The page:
### 2. Analysis of Temperature Profiles Beneath Streambeds

- Top of page
- Abstract
- 1. Introduction
- 2. Analysis of Temperature Profiles Beneath Streambeds
- 3. Analysis of Temperature Profiles Beneath Three Ephemeral Channels
- 4. Discussion
- References

[5] The quantitative use of heat as a tracer of groundwater fluxes requires a heat and water transport model capable of estimating the simultaneous movement of heat and pore water. A physically based analysis of heat and water transport through porous materials was introduced by *Philip and deVries* [1957]. Their analysis resulted in a comprehensive mathematical description of the coupled process of liquid and vapor water transport simultaneous with the transfer of heat in the solid, liquid and vapor phases of unsaturated porous material. Application of their analysis has demonstrated that the transport of heat and water in the vapor phase is often significant in unsaturated soils, and generally dominates in dry environments [e.g., *Scanlon and Milly*, 1994]. As the degree of water saturation increases in sediments, heat transport in the vapor phase abruptly declines as the gas phase becomes discontinuous, and then vanishes as sediments approach saturation [e.g., *Stonestrom and Rubin*, 1989]. In general, streambed sediments beneath wetted channels are sufficiently saturated to ignore macroscopic vapor transport, such that the comprehensive approach developed by Philip and deVries is unnecessary for analysis of heat and water fluxes beneath stream channels during periods of streamflow. During these periods, a simple single-phase model can represent heat and water fluxes in the streambed.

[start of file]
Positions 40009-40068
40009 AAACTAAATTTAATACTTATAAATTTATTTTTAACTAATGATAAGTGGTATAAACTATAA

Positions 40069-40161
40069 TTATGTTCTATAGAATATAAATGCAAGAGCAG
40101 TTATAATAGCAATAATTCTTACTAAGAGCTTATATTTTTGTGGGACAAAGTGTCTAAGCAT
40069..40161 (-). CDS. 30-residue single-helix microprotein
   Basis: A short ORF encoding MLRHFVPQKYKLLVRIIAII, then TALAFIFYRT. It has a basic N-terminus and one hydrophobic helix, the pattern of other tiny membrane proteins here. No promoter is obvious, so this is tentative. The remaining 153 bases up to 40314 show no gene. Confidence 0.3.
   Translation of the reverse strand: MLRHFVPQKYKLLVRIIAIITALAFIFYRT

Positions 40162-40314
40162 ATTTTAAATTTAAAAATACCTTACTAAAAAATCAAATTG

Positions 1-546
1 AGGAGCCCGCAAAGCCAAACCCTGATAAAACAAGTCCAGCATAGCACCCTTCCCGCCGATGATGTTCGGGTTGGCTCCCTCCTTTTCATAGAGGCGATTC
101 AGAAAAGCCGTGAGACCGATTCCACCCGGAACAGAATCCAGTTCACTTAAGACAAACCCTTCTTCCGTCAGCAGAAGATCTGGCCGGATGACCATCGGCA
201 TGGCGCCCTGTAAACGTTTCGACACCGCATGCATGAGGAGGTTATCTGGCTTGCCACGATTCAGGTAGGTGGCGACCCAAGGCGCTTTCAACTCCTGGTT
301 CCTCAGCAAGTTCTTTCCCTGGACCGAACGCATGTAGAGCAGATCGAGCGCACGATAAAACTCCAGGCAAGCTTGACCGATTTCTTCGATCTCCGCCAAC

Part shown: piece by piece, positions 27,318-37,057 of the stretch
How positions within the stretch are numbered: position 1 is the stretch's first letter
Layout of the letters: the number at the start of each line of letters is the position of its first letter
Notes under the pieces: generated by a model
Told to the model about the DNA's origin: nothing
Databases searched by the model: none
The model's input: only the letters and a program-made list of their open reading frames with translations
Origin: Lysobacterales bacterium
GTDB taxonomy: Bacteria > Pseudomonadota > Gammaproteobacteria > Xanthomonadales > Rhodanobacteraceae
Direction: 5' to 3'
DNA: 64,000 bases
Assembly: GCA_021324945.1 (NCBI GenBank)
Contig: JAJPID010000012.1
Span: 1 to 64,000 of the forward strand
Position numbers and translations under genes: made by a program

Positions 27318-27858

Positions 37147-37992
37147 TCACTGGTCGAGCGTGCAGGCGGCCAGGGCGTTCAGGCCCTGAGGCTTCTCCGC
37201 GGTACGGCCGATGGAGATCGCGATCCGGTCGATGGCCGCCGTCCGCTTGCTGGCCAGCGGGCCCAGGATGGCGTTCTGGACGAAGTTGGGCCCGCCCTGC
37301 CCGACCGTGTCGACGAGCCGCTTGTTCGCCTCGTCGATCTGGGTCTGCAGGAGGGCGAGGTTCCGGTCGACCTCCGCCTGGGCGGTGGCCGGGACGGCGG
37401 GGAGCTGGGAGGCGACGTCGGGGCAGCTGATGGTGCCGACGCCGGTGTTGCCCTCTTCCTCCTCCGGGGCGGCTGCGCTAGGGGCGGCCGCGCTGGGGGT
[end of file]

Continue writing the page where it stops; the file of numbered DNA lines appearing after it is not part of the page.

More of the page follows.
[6] *Suzuki* [1960] and *Stallman* [1963, 1965] were the first to use this single-phase approach to predict water fluxes through saturated sediments, based on measured groundwater temperatures. Their work formed the basis for examination of flow in environments ranging from deep groundwater systems [*Bredehoeft and Papadopulos*, 1965] to humid hillslopes [*Cartwright*, 1974]. Though rarely used as a tool, these pioneers convincingly demonstrated that heat is a viable quantitative tracer of groundwater flow.